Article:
x37."address" as x35 
	    from "purchaser" x37
        ) x32 
        on 1=1
    ) x8 
    inner join (
        select x38."id" as x22, 
               x38."supplier_id" as x24, 
               x38."name" as x26 
        from "product" x38
    ) x21
    on 1=1
) x2 
inner join (
    select x39."id" as x40, 
           x39."name" as x5, 
           x39."address" as x41 
    from "supplier" x39
) x4 
on ((x2.x14 = x2.x23) 
and (x2.x12 = x2.x17)) 
and (x2.x25 = x4.x40) 
where x2.x7 >= ?

Christopher Vogt, a former Slick maintainer and still actively involved member of the Slick community, explains the above in the following words:

This means that Slick relies on your database’s query optimizer to be able to execute the sql query that Slick produced efficiently. Currently that is not always the case in MySQL

One of the main ideas behind Slick, according to Christopher, is:

Slick is not a DSL that allows you to build exactly specified SQL strings. Slick’s Scala query translation allows for re-use and composition and using Scala as the language to write your queries. It does not allow you to predict the exact sql query, only the semantics and the rough structure.

Slick vs. jOOQ

Since Christopher later on also compared Slick with jOOQ, I allowed myself to chime in and to add my two cents:

From a high level (without actual Slick experience) I’d say that Slick and jOOQ embrace compositionality equally well. I’ve seen crazy queries of several 100s of lines of [jOOQ] SQL in customer code, composed over several methods. You can do that with both APIs.

On the other hand, as Chris said: Slick has a focus on Scala collections, jOOQ on SQL tables.

  • From a conceptual perspective (= in theory), this focus shouldn’t matter.
  • From a type safety perspective, Scala collections are easier to type-check than SQL tables and queries because SQL as a language itself is rather hard to type-check given that the semantics of various of the advanced SQL clauses alter type configurations rather implicitly (e.g. outer joins, grouping sets, pivot clauses, unions, group by, etc.).
  • From a practical perspective, SQL itself is only an approximation of the original relational theories and has attained a life of its own. This may or may not matter to you.

I guess in the end it really boils down to whether you want to reason about Scala collections (queries are better integrated / more idiomatic with your client code) or about SQL tables (queries are better integrated / more idiomatic with your database).

At this point, I’d like to add another two cents to the discussion. Customers don’t buy the product that you’re selling. They never do. In the case of Hibernate, customers and users were hoping to be able to forget SQL forever. The opposite is true. As Gavin King himself (the creator of Hibernate) had told me:


Because customers and users had never listened to Gavin (and to other ORM creators), we now have what many call the object-relational impedance mismatch. A lot of unjustified criticism has been expressed against Hibernate and JPA, APIs which are simply too popular for the limited scope they really cover.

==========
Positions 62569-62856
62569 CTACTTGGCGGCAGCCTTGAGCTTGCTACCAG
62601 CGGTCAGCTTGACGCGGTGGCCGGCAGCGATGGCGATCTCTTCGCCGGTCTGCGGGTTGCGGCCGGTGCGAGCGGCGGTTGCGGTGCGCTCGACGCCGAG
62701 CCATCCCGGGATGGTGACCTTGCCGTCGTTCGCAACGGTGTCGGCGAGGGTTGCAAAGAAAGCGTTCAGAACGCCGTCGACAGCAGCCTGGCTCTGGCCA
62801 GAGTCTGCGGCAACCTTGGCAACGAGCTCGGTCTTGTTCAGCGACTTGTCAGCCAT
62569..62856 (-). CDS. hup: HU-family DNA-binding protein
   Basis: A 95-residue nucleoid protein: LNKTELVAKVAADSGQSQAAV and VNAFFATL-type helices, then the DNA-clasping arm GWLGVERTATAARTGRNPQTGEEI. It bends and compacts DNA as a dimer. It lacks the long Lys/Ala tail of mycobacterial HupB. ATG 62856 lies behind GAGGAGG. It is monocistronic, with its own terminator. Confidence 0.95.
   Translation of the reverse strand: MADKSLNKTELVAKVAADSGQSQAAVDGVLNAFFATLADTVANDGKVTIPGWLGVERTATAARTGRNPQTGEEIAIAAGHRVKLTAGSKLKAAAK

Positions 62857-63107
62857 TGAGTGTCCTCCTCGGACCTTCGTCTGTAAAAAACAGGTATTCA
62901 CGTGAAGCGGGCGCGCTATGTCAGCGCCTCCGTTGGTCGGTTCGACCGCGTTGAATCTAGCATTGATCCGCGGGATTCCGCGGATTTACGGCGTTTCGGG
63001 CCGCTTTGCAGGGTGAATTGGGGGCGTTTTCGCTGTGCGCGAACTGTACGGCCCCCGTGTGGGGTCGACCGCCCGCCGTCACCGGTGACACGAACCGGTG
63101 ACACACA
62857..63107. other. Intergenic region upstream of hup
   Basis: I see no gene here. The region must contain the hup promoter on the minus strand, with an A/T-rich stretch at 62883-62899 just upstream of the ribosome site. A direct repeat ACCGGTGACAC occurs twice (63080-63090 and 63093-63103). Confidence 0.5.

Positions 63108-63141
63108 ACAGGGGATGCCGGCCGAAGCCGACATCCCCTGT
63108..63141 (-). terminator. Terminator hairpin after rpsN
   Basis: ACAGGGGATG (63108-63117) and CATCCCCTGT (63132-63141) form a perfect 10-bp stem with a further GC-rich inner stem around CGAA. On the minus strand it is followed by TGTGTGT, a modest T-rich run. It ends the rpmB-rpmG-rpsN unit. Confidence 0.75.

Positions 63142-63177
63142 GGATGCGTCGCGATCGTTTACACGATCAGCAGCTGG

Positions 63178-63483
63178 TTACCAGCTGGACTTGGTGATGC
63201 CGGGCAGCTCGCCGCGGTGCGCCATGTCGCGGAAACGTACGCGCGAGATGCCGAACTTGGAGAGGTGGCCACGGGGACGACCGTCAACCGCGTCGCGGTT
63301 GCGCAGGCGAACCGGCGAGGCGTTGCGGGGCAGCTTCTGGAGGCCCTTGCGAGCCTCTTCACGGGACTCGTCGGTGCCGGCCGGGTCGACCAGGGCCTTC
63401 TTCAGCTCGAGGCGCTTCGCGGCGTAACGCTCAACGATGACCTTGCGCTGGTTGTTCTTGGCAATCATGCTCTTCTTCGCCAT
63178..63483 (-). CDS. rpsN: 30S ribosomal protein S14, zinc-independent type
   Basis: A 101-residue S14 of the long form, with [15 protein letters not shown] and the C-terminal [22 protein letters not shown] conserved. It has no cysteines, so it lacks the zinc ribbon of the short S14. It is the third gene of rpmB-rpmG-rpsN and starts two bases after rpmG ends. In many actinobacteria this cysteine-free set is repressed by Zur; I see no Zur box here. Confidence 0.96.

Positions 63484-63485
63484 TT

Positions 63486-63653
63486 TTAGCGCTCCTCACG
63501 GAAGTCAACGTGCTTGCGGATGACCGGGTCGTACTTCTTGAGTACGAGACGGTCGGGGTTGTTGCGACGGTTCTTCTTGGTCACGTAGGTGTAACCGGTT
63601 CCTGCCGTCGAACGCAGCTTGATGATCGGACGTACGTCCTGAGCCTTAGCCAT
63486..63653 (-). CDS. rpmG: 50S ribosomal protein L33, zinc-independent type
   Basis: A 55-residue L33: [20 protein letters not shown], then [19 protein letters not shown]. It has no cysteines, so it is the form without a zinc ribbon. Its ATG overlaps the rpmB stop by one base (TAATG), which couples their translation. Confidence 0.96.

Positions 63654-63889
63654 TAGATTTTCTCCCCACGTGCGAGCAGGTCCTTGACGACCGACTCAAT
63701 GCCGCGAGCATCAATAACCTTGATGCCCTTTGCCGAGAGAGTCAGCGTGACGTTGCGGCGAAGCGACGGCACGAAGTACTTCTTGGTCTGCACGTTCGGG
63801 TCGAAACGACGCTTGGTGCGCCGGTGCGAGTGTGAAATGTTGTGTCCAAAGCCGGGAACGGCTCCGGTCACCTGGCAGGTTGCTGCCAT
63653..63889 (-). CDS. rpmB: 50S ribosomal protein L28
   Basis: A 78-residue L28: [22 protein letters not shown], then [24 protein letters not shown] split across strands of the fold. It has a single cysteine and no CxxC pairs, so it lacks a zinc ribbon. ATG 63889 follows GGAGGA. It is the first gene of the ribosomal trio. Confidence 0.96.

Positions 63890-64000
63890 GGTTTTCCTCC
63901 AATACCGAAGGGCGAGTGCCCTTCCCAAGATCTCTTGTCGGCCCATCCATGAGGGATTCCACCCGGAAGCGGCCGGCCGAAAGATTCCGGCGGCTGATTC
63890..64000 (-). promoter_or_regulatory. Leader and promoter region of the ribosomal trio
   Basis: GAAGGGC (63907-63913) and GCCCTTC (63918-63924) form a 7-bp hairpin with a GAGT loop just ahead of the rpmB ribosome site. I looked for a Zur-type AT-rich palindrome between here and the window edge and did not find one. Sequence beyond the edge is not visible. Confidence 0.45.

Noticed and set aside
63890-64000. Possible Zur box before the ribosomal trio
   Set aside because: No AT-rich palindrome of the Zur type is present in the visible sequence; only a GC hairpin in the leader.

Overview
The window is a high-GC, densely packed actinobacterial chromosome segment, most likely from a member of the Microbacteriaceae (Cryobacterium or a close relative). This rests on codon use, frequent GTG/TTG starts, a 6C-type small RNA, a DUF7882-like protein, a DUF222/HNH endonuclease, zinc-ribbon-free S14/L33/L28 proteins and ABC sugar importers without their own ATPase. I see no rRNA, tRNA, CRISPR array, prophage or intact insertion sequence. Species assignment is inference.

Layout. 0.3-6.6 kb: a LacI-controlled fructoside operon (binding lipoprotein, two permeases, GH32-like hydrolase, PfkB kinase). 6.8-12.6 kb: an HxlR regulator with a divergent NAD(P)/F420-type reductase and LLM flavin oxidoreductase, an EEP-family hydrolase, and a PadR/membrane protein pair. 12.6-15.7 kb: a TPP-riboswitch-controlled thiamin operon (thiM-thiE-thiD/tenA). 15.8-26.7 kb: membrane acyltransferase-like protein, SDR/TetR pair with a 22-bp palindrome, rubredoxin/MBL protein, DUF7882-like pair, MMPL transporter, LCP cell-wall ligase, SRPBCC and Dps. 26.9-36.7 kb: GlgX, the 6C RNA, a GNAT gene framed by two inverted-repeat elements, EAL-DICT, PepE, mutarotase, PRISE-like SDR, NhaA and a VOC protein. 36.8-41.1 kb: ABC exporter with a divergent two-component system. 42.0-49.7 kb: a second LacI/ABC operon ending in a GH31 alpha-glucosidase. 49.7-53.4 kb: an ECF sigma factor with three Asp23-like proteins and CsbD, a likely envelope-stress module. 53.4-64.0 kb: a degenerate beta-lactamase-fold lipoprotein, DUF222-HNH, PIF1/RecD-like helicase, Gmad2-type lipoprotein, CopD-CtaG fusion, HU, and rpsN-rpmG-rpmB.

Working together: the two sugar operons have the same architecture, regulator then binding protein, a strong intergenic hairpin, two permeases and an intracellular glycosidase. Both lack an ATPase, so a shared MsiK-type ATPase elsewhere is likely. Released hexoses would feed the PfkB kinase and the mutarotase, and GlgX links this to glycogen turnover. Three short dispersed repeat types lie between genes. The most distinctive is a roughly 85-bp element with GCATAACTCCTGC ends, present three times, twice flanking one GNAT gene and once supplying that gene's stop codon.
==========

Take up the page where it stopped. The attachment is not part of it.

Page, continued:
With Slick (or C#’s LINQ, for that matter), a similar mismatch is impeding integrations, if users abuse these tools for what they believe to be a replacement for SQL. Slick does a great job at modelling the relational model directly in the Scala language. This is wonderful if you want to reason about relations just like you reason about collections. But it is not a SQL API. To illustrate how difficult it is to overcome these limitations, you can browse the issue tracker or user group to learn about:

We’ll simply call this:

The Functional-Relational Impedance Mismatch

SQL is much more

Markus Winand (the author of the popular SQL Performance Explained) has recently published a very good presentation about “modern SQL”, an idea that we fully embrace at jOOQ:

We believe that APIs that have been trying to hide the SQL language from general purpose languages like Java, Scala, C# are missing out on a lot of the very nice features that can add tremendous value to your application. jOOQ is an API that fully embraces the SQL language, with all its awesome features (and with all its quirks). You obviously may or may not agree with that.

We’ll leave this article open ended, hoping you’ll chime in to discuss the benefits and caveats of each approach. Of staying close to Scala vs. staying close to SQL.

As a small teaser, however, I’d like to announce a follow-up article showing that there is no such thing as an object-relational impedance mismatch. You (and your ORM) are just not using SQL correctly. Stay tuned!

Transform Your SQL Data into Charts Using jOOQ and JavaFX

In the recent past, we’ve shown how Java 8 and functional programming will bring a new perspective to Java developers when it comes to functional data transformation of SQL data using jOOQ and Java 8 lambdas and Streams.

Today, we take this a step further and transform the data into JavaFX XYChart.Series to produce nice-looking bar charts from our data.

Setting up the database

We’re going to be using a small subset of the World Bank’s Open Data again, in a PostgreSQL database. The data that we’re using is this here:



CREATE TABLE world.countries (
  code CHAR(2) NOT NULL,
  year INT NOT NULL,
  gdp_per_capita DECIMAL(10, 2) NOT NULL,
  govt_debt DECIMAL(10, 2) NOT NULL